Timothy Shay Arthur, 1856

"For we brought nothing into the world, and we can take nothing out of it. But if we have food and clothing, we will be content with that. People who want to get rich fall into temptation and a trap and into many foolish and harmful desires that plunge men into ruin and destruction. For the love of money is a root of all kinds of evil. Some people, eager for money, have wandered from the faith and pierced themselves with many griefs!" 1 Timothy 6:7-10

The error of life into which men most readily fall is the pursuit of wealth as the highest good of existence. While riches command respect, win position, and secure comfort it is expected that they will be regarded by all classes with a strong desire. But the undue reverence which is everywhere manifested for wealth the prestige which is conceded to it, the homage which is paid to it, the perpetual worship which is offered to it all tend to magnify its desirableness, and awaken longings for its possession in the minds of those born without wealth.

In society, as at present observed, the acquisition of money would seem to be the height of human aim the great object of living, to which all other purposes are made subordinate!
Money, which exalts the lowly and sheds honor upon the exalted;
money, which makes sin appear goodness and gives to viciousness the show of chastity;
money, which silences evil report and opens wide the mouth of praise;
money, which constitutes its possessor an oracle to whom men listen with deference;
money, which makes deformity beautiful and sanctifies crime;
money, which lets the guilty go unpunished and wins forgiveness for wrong;
money, which makes manhood and old age respectable and is commendation, surety, and good name for the young
How shall it be gained? by what schemes shall it gathered in? by what sacrifice shall it secured?

These are the questions which absorb the mind the practical answerings of which engross the life of men. The schemes are too often those of fraud, and outrage upon the sacred obligations of being; the sacrifice, loss of the highest moral sense, the destruction of the purest susceptibilities of nature, the neglect of internal life and development, the utter and sad perversion of the true purposes of existence.

Money is valued beyond its worth it has gained a power vastly above its deserving. Wealth . . .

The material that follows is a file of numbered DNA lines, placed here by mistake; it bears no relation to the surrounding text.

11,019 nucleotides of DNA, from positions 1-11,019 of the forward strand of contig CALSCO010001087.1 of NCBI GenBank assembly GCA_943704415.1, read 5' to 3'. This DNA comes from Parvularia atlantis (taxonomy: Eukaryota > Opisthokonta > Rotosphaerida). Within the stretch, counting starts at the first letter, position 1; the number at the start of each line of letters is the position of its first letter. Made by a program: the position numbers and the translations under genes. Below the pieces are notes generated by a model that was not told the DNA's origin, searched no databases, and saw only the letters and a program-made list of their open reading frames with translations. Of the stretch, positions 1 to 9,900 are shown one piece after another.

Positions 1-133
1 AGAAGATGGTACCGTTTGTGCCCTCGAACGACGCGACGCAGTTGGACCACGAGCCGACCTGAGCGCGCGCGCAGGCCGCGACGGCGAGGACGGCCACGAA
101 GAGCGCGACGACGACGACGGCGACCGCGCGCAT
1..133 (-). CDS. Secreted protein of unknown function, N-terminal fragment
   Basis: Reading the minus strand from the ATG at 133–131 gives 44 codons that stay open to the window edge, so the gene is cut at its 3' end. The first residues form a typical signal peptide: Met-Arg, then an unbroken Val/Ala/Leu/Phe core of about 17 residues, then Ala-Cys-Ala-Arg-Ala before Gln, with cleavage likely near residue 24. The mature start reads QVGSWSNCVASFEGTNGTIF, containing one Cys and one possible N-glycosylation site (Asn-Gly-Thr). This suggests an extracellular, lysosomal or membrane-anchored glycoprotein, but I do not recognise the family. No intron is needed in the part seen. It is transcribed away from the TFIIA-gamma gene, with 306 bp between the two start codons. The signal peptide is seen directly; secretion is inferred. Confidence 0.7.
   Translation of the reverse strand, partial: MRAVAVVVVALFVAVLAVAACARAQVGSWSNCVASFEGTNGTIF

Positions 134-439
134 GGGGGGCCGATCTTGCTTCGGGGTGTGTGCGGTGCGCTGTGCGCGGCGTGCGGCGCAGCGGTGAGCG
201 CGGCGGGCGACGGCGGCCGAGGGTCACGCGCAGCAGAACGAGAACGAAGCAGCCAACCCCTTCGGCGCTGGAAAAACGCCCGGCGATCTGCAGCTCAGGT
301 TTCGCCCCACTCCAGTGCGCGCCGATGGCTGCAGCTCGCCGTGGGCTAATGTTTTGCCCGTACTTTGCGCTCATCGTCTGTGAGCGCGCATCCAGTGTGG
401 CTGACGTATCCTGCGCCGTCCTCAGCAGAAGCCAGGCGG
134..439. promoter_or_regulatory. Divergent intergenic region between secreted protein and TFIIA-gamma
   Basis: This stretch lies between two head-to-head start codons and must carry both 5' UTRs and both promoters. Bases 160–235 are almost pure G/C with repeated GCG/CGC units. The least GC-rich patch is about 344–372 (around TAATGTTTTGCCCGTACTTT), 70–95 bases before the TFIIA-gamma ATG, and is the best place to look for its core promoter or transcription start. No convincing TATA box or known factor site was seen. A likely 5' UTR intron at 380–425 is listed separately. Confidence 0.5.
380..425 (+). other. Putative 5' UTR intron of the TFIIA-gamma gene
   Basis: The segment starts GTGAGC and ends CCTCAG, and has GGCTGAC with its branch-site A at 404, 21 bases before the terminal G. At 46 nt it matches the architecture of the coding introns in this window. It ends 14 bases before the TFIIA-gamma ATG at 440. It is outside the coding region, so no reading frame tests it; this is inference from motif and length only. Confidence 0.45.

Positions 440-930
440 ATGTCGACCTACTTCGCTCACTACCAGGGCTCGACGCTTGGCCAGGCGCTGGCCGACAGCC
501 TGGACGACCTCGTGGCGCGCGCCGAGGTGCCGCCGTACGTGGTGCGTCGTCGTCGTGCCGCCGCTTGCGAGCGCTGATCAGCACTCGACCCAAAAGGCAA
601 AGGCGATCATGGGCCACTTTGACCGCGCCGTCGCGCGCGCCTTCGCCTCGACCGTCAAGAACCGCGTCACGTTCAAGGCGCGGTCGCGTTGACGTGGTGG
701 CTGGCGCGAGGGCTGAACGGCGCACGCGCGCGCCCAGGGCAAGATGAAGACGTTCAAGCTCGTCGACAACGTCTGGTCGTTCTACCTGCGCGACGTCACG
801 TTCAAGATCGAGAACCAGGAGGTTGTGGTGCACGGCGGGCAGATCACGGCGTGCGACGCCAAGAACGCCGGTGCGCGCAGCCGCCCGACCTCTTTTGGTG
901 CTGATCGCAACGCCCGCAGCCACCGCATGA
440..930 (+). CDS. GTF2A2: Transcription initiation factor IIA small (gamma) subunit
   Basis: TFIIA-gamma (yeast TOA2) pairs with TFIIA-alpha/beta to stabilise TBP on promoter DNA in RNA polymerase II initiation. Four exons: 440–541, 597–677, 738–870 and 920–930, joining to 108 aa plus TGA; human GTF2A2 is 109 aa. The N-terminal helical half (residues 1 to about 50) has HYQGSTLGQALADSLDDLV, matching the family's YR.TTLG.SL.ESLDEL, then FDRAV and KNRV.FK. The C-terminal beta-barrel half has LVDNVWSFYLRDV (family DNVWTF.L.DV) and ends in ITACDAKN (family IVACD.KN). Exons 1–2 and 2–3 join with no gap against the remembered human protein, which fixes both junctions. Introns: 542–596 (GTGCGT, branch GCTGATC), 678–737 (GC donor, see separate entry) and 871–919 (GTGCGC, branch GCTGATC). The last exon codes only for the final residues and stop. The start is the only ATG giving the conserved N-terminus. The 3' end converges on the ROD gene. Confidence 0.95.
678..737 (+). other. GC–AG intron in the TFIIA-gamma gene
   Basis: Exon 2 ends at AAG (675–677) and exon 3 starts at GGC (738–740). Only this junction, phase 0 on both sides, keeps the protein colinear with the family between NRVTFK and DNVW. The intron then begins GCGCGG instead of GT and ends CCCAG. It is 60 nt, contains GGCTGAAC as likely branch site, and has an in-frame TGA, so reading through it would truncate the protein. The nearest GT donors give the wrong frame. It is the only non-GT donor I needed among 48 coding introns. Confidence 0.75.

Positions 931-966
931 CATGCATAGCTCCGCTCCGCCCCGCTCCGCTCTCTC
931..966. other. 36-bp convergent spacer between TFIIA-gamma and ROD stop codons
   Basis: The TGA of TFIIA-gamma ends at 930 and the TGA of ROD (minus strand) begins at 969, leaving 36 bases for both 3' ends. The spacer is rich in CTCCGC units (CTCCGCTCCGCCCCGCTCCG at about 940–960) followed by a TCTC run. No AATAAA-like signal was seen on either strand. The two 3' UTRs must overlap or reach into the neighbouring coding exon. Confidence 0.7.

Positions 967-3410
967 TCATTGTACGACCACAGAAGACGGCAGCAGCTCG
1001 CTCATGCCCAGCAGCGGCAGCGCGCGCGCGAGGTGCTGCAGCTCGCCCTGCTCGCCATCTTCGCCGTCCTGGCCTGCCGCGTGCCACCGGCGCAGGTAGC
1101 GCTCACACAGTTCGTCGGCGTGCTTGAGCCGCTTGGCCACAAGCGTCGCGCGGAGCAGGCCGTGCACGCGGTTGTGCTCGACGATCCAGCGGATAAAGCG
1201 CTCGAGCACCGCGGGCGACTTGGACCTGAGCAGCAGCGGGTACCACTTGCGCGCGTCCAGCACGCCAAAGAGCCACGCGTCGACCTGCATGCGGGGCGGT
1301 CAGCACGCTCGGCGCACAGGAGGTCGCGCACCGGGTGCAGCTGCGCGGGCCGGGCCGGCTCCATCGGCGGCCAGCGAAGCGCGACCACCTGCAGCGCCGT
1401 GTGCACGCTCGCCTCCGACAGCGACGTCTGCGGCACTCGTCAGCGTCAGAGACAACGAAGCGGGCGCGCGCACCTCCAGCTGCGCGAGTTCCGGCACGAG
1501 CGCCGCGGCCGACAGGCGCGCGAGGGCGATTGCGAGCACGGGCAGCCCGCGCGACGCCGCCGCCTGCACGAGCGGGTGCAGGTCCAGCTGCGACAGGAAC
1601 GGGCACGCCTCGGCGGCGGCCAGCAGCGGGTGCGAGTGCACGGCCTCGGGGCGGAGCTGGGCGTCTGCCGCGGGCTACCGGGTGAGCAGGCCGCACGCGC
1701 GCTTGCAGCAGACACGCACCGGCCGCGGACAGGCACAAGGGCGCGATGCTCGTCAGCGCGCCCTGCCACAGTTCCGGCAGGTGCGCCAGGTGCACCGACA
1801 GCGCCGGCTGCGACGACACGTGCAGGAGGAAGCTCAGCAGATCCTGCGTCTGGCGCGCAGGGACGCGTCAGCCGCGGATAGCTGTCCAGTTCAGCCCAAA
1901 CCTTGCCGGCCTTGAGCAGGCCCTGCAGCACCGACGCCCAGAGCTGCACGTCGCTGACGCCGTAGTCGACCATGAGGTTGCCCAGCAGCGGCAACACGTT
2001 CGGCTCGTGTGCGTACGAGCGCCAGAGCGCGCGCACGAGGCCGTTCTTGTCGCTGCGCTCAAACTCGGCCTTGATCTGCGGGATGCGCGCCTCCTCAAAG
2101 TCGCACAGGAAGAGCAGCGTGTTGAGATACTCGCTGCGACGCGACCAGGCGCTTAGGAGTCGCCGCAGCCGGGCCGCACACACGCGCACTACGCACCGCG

is courted so slavishly,
  is flattered so servilely,
  is so influential in molding opinions and judgment,
  has such a weight in the estimation of character
that men regard its acquisition as the most prudent aim of their endeavors, and its possession as absolute enjoyment and honor, rather than the means of honorable, useful, and happy life.

While riches are thus over-estimated, and hold such power in the community, that men will . . .
  forego ease,
  endure toil,
  sacrifice social pleasures,
  and abandon principle
for the speedy acquirement of property!

Money is not regarded as the means of living but as the object of life. All nobler ends will be neglected, in the eager haste to be rich. No higher pursuit will be recognized, than the pursuit of gold no attainment deemed so desirable, as the attainment of wealth. While the great man of every circle is the rich man in the common mind, wealth becomes the synonym of greatness. No condition is discernable superior, to that which money confers. No loftier idea of manhood is entertained, than that which embraces the extent of one's possessions.

There is a wealth of heart better than gold. There is an interior adornment fairer than outward ornament. There is a splendor in upright life beside which gems are lustreless. There is a fineness of character whose beauty outvies the glitter of diamonds. Man's true riches are hidden in his virtues, and in their development and increase he will find his surest happiness!

"Do not wear yourself out to get rich; have the wisdom to show restraint. Cast but a glance at riches, and they are gone, for they will surely sprout wings and fly off to the sky like an eagle!" Proverbs 23:4-5